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On the timing of moulting processes in reproductively active Northern krill Meganyctiphanes norvegica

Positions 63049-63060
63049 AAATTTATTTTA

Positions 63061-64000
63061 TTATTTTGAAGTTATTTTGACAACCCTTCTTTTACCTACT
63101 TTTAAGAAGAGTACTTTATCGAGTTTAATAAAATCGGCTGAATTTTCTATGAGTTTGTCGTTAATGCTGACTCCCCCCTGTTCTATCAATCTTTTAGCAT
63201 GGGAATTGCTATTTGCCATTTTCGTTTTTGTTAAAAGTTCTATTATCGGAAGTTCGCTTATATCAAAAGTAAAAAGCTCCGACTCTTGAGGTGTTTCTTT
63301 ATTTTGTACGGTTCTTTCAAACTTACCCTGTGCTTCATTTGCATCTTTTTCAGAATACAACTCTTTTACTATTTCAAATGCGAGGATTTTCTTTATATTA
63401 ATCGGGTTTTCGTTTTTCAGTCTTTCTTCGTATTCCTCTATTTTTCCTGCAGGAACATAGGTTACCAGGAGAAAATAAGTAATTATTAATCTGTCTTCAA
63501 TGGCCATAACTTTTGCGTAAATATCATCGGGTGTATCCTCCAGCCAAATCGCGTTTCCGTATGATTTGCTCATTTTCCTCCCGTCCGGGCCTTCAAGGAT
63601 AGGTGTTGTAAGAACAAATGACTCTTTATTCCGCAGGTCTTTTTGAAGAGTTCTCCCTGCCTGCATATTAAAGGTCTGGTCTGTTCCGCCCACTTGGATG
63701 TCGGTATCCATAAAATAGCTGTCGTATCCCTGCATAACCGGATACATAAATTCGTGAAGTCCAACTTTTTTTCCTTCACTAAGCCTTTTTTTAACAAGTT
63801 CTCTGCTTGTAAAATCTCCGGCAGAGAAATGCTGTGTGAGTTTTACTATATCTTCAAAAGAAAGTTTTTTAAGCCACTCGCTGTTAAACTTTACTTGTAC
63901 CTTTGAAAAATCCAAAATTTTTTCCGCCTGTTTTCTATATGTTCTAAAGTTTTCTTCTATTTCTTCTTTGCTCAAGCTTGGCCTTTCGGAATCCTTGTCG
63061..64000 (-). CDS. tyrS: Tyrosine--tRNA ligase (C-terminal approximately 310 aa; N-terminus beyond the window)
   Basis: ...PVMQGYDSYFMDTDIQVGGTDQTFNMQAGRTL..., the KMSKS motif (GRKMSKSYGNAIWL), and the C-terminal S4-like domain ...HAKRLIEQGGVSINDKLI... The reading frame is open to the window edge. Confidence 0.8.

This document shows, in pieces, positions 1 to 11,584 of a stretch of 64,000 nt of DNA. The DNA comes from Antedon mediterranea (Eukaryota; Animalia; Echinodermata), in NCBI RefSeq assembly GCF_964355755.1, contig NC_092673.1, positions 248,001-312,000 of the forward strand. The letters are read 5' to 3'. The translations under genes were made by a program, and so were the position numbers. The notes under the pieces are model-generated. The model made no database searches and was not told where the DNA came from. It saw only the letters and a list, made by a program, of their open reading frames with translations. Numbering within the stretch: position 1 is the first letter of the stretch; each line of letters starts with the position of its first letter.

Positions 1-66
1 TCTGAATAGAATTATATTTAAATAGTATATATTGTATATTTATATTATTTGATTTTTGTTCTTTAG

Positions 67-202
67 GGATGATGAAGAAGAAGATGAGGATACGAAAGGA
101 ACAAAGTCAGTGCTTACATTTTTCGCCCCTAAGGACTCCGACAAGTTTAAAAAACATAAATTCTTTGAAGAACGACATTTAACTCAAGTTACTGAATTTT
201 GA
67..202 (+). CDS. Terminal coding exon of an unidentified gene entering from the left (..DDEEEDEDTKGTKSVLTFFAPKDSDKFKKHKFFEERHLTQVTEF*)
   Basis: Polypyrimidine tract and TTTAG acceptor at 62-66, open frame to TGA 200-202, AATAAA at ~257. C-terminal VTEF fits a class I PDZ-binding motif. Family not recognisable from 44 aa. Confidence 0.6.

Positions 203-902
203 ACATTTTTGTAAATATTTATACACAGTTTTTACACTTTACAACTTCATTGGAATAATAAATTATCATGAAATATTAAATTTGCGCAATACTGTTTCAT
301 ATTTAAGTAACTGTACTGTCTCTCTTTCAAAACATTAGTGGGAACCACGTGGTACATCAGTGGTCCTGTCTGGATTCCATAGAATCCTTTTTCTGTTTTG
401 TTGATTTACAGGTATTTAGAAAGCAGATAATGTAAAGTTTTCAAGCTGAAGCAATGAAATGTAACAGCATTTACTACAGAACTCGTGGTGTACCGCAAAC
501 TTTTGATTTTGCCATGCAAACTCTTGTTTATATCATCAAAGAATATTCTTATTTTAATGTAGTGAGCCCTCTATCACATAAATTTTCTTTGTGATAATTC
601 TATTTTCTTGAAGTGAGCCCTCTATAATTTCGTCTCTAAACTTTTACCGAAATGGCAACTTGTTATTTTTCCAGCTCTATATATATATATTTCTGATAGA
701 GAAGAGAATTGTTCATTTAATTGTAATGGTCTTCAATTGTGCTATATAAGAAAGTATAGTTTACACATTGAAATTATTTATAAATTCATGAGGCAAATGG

The interactions between moult phasing, growth and environmental cues in Northern krill (Meganyctiphanes norvegica) were examined through analysing populations at seasonal, weekly, and daily timescales. The analyses were carried out on resident populations of krill found in three different neritic locations that experience similar environmental signals (the Clyde Sea, Scotland; the Kattegat, Denmark; Gullmarsfjord, Sweden). Seasonal analyses were carried out on the Clyde Sea population and showed that moulting frequency increased significantly moving from winter to summer. The proportion of moulting females in summer samples was often more than double the proportion of moulting males, suggesting that females had a comparatively shorter intermoult period (IMP). Weekly samples taken from the Kattegat showed a similar pattern. However, although the difference between the proportion of female and male moulters was significant in one week, it was not another, mainly because of the variability in the proportion of female moulters. Such variability in females was equally evident in the daily samples taken at Gullmarsfjord. It suggests that females have a shorter IMP (12.5 days) than males (18.4 days) and are more likely to moult in synchrony. Nevertheless, the daily samples revealed that males are also capable of moult synchronisation, although less frequently than females. Shortened IMPs in females were not a result of the abbreviation of specific moult stages. Accordingly, reproductive activity did not alter the course of the normal moult cycle. There was no significant difference between the total body lengths of males and females indicating that females achieve the same levels of growth despite moulting more frequently and having to provision the energy-rich ovaries. This is in contrast to most other crustaceans where the energy costs of reproduction reduce female growth. The fact that females were less abundant than males, probably by suffering a greater level of mortality, suggests that different behavioural strategies, particularly vertical migration regimes, were adopted by each sex to maximise growth and reproduction.